18th December

A model world of painstaking precision

John Caden

Over the past twenty years, Nigel Towse has become a leading figure in the traditional boat revival movement in West Cork. In company with Liam Hegarty of Hegarty’s boatyard in Baltimore, he has built An Rún – a 32’ Cape Clear mackerel drifter, and Hanorah – a 25’ Heir Island lobster boat. 

1:10 scale model of Hanorah. Photo Robbie Murphy

An Rún is a copy of a 19th Century gaff-rigged trawling boat; Hanorah is a complete and faithful restoration by Nigel of a ruined 1892 lobster boat that was dug from the mud in a harbour close to Schull.


8.3coastlinenews_hanorah.jpgNigel Towse carefully applies the rigging. Photo Robbie Murphy

Exact model
With that real-size boat building challenge under his belt, Nigel has taken to building 1:10 scale models, of which Hanorah is the first. Every piece of wood, metal, rope and canvas is a precise one-tenth of each and every part and fitting that made up the original.  In another century from now, an enthusiast or a museum could scale it up to make an exact copy of a Heir Island Lobster Boat from this model. Nigel refers to his scale models as “portable maritime history”, ready as he says, “to be exhibited in any place or space”.

The Heir Island lobster boats were unusual for their time in that they had sail and not just oars.  This meant they could travel long distances for their catch.  These boats were introduced to the islanders by a boat builder, Christopher Pyburn, who married into the island in the mid-1800s.  The islanders quickly took advantage of their better technology to fish nomadically along the south coast, shore-hopping until eventually landing their catches in Kinsale for transport to France and England, and to Cobh for the transatlantic liners.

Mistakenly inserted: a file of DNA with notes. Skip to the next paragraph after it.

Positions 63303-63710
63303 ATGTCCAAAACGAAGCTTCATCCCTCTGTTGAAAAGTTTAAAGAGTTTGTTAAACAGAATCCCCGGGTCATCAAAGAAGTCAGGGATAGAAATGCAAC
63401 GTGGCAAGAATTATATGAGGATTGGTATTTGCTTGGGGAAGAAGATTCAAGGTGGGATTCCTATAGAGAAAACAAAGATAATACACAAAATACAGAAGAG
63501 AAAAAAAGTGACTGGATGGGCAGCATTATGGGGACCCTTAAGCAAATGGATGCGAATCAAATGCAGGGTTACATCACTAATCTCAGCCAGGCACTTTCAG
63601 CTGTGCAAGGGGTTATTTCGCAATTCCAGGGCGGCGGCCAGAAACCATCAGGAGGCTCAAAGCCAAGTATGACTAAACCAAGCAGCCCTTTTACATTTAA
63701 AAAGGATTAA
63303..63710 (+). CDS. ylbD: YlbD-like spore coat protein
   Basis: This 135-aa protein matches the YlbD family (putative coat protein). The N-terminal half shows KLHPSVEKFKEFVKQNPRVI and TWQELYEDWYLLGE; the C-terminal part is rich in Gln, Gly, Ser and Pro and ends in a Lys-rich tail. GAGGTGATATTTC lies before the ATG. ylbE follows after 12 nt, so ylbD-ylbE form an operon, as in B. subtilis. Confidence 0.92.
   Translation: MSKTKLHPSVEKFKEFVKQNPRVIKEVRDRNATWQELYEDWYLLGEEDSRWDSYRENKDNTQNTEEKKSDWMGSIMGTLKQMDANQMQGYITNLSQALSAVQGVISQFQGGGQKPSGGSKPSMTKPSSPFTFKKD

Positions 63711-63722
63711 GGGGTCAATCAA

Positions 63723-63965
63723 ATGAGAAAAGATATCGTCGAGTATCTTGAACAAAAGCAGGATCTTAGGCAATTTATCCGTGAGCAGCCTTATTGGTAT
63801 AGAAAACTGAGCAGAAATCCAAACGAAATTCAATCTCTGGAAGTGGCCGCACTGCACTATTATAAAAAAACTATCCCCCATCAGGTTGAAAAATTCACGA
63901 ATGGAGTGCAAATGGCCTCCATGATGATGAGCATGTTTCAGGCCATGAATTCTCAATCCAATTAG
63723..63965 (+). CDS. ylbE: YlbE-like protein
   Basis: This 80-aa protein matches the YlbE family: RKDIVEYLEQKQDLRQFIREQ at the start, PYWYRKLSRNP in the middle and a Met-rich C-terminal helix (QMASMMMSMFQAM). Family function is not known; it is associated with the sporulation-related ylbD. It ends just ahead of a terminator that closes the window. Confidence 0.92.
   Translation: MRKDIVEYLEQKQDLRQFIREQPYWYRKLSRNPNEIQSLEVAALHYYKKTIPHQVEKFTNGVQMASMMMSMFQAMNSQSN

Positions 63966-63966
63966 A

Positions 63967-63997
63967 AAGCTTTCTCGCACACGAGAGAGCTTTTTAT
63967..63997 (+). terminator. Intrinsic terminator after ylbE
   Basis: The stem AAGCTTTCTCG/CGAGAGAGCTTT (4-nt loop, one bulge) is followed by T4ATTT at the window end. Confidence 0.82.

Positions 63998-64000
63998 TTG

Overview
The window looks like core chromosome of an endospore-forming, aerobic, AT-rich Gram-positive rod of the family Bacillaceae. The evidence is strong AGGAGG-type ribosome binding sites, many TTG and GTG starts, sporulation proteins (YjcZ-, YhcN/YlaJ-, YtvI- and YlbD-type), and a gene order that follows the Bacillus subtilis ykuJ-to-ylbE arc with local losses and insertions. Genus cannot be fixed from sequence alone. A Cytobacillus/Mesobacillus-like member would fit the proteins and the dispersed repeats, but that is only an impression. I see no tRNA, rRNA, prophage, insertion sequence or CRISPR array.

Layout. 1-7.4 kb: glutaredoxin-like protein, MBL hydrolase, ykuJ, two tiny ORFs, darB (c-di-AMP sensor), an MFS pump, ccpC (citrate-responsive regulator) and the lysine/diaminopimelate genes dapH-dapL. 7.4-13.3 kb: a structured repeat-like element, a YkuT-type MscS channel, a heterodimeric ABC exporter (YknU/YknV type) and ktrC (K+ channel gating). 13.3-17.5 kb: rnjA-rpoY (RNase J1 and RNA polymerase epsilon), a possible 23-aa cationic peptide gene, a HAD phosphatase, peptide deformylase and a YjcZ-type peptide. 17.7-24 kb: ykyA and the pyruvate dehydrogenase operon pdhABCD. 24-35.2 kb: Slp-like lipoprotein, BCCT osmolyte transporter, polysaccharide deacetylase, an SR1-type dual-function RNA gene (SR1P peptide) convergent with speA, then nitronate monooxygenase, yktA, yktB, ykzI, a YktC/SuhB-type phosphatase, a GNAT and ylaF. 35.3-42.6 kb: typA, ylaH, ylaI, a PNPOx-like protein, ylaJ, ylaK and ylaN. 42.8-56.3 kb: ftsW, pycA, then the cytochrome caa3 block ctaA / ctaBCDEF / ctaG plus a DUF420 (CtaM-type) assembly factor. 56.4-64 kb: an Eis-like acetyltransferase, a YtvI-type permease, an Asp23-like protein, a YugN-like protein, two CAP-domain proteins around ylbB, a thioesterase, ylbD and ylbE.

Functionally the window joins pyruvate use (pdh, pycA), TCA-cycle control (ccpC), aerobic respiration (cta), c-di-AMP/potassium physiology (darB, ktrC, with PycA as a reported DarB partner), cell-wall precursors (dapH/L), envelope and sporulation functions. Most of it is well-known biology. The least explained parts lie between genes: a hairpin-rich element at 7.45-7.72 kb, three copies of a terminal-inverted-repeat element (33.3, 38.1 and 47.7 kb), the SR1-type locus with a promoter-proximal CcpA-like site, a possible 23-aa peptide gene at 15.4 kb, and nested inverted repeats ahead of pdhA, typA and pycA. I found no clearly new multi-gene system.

The internal combustion engine put an end to the use of sail in the fishing industry and Hanorah like so many traditional boats was left to rot.

“I came upon her stuck in mud beside the outfall of a septic tank.  A tree had fallen across her and snapped off a quarter of the starboard side.  I fell in love with her.  I knew in my soul that she had to be restored and that somebody had to do it.  I became that somebody.”

Boat-building clutter
When Nigel restored the original Hanorah he wanted it to be exactly as it was in the 1890s and admits to becoming a bit obsessed with getting it exactly right and was delighted to get advice.

“A retired fisherman from Cape Clear, ‘Mac’ Donoghue, advised me to shorten the mast and the gaff;  George Bushe, the boatbuilder from Crosshaven, showed me how to fashion wooden fairleads and how to arrange the authentic sheeting arrangement .I’ve even got her painted in the same grey and green colours as the day she was launched.”

All around Nigel’s workshop is boat-building clutter:  On one bench are off-cuts of larch, oak, teak, deal and cloth to make frames, planks, spars and sails. On another are metal sheets and nails to be fashioned into miniature iron work. The precision and skill in his work would do justice to a doll maker’s shop in Dresden or an horologist’s room in a 19the Century Swiss watch factory.

Nigel’s first commission for his scale models was by an American, Tom Henry, who holidays annually in  Baltimore and who crews the lobster boats in local festivals and races. 

Now, on cold winter’s nights back in Pennsylvania, when rain hits hard on his side of the Atlantic too, he can look to his little Hanorah in the window and think of fair winds, sunnier times,  and his portable piece of the maritime history of West Cork. 

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